Audrey Young

Audrey Young is the New Zealand Herald’s political editor.

Key: NZ needs to be 'magnet for investment'

Prime Minister John Key. Photo / Mark MItchell
Prime Minister John Key. Photo / Mark MItchell

Opposition parties have welcomed the Prime Minister's plans to expand Government subsidies for apprenticeships - but say they have come too late.

Labour Party leader David Shearer said Prime Minister John Key's enthusiasm for apprenticeship was four years too late, because the number of modern apprenticeships had declined by 20 per cent under National.

"The Government has sat back and watched trades-training wither at a time of growing unemployment and in the face of the desperate need for skilled workers for the Christchurch rebuild,'' Mr Shearer said.

"National is desperately trying to rebrand and redefine apprenticeships, so that the programme will include other existing forms of industry training. That's a cute trick, but won't necessarily mean more people are getting trained.''

Mr Key announced the expansion during his first major speech of the year, to a business audience at the North Harbour Club in Auckland today.

At present modern apprenticeship subsidies are limited to the Industry Training Organisation and trainees aged 16-21. The subsidy is paid to the ITOs to visit the apprentices.

From 2014 there will be a single rate of subsidy for apprentices and no age restriction.

The Government will incentivise apprenticeships by giving a $1000 gratis payment to each new apprentice enrolled after April 1 for tools and off-job course costs, and $2000 to those in priority construction industries.

The same amount will be given to their employers.

Mr Key said the changes, along with the boom in construction and other trades in the rebuild of Christchurch, would see 14,000 new apprentices start training over the next five years, over and about the 7000 that enrol each year.

At present there are 14,000 trainees in the modern apprenticeships scheme and 17,000 others oustide it.

``The whole idea is to kickstart new apprenticeship opportunities ahead of the curve, so that thousands of New Zealanders get to learn a new trade that will last them a lifetime,'' Mr Key said.

Australia had done so well over the last few years because it had massive investment in its economy. Investment in Western Australia had seen the lowest unemployment rate and highest population growth of any Australian state.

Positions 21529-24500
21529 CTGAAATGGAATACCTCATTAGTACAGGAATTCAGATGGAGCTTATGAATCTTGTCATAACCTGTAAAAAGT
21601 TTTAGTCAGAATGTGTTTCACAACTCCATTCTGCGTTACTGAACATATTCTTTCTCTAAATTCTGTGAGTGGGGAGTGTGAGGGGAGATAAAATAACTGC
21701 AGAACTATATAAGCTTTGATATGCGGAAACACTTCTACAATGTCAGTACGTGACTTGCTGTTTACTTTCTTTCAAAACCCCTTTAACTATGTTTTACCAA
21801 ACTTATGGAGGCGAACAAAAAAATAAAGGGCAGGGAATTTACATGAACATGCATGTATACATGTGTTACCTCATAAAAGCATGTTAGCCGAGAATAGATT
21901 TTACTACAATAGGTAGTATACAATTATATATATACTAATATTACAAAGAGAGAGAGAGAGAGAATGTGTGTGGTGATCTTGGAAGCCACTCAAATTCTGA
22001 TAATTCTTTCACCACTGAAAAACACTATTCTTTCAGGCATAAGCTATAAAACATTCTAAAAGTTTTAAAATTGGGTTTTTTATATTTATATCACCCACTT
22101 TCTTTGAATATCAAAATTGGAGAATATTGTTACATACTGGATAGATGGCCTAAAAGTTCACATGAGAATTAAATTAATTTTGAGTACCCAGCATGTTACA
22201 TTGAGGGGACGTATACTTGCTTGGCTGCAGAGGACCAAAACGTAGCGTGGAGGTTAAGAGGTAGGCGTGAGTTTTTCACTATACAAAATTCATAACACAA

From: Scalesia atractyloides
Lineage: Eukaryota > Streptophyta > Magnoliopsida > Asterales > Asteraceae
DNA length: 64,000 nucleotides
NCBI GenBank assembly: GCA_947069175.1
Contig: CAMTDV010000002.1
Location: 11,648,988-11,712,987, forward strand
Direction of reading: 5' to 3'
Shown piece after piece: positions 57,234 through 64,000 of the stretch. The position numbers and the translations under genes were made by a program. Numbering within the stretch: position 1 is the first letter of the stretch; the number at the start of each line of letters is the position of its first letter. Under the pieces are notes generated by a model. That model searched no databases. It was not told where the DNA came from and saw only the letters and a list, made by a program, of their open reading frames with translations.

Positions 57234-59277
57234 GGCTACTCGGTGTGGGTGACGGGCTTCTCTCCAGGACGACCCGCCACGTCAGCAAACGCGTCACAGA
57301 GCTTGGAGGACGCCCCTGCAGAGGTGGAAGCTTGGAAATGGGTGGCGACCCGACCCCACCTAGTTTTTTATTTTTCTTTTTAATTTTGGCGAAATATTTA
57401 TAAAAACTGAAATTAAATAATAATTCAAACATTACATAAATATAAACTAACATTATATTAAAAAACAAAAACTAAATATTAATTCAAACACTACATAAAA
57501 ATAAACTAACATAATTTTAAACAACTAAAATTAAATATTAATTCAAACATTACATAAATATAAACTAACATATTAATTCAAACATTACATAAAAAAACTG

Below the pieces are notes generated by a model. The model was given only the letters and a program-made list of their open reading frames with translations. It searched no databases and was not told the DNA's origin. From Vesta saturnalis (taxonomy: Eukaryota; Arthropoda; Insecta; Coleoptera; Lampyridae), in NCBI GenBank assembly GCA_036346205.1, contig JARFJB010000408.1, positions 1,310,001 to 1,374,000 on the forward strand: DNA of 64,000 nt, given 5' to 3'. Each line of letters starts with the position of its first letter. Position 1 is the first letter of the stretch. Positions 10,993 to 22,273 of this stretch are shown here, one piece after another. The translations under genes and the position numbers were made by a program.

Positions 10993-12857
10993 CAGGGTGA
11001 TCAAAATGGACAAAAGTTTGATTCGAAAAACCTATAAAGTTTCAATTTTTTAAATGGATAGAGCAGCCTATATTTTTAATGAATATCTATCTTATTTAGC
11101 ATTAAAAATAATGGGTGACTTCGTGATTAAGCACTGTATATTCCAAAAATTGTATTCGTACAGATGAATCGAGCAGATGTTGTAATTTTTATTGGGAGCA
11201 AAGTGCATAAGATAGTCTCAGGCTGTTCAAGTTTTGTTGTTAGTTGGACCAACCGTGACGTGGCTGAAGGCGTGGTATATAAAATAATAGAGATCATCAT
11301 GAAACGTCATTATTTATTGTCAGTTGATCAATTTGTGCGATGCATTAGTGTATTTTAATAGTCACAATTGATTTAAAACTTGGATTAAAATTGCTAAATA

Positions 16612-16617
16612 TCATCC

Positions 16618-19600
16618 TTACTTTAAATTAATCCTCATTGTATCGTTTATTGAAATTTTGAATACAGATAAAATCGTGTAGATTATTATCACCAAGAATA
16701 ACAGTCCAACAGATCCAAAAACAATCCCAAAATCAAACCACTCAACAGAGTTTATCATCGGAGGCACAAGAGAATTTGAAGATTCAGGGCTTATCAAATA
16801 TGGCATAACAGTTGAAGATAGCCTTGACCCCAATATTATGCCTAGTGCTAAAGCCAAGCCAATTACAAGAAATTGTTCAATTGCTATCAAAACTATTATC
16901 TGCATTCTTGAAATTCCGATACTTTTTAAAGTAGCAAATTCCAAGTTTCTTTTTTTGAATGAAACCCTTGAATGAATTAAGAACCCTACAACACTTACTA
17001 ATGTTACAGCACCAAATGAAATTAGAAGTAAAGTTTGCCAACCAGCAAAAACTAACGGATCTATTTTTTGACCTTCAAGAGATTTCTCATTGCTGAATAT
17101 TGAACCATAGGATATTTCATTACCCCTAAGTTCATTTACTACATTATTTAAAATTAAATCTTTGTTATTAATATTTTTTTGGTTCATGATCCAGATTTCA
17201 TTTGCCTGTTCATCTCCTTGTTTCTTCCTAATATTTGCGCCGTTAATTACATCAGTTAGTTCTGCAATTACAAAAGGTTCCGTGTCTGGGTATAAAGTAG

In New Zealand, Taranaki had attracted significant oil and gas investment. It had a low unemployment rate and incomes had grown faster than anywhere else in the country.

"The key factor is investment and not just in oil and gas. So here in New Zealand we have to be a magnet for investment.''

Mr Key attacked Opposition parties, accusing them of being against most measures the Government proposed to encourage investment, growth and job.

They opposed tax changes, major roading projects, free trade with the United States [Labour does not], Resource Management Act changes, 90-day work trial, work expectations for beneficiaries, oil and gas exploration, labour market legislation for The Hobbit film, and a national convention centre, he said.

"There is only one type of activist government they know - the big spending and big-borrowing kind.

"It's called 'chequebook activism' and New Zealanders know it well because they have seen it before,'' Mr Key said.

"As a country we are still paying for it - literally.''

Green Party co-leader Metiria Turei said National were getting desperate for something to say, but welcomed the policy.

"We've been calling for an increase in modern apprenticeships and a removal of the age restriction for a long time - they should have done this immediately when they got into government - we desperately needed this investment in education and training after the recession. It's too late, but it's a good thing.''

Business NZ chief executive Phil O'Reilly said the scheme will help get more people into areas where skills are needed.

The trades that will be eligible for the $2000 incentive payment from April are:

Construction:

Carpentry, painting, decorating, plastering, steel fixing, concreting, plumbing, gas fitting, drain laying, roofing, scaffolding, rigging, joinery, brick and block laying, paving, tiling, masonry, construction.

Infrastructure:

Plant operator, road construction and maintenance, bituminous surfacing, foundation works, pipe laying, bridge construction and maintenance, engineering (highways), quantity surveying.

Engineering:

Boiler making, welding, sheet metal working, diesel fitting, fitting and turning, civil engineering, mechanical engineering, fabrication.

Electro-technology:

Electricity supply (electronics and communication), instrumentation and control, refrigeration and air conditioning, electrical engineering.

To qualify, an apprentice will be defined as an industry trainee training towards a Level 4 qualification of 120 credits or more. Apprentices and employers already getting other Government top-ups, such as Ministry of Social Development wage subsidies, will not be eligible for the bonus.

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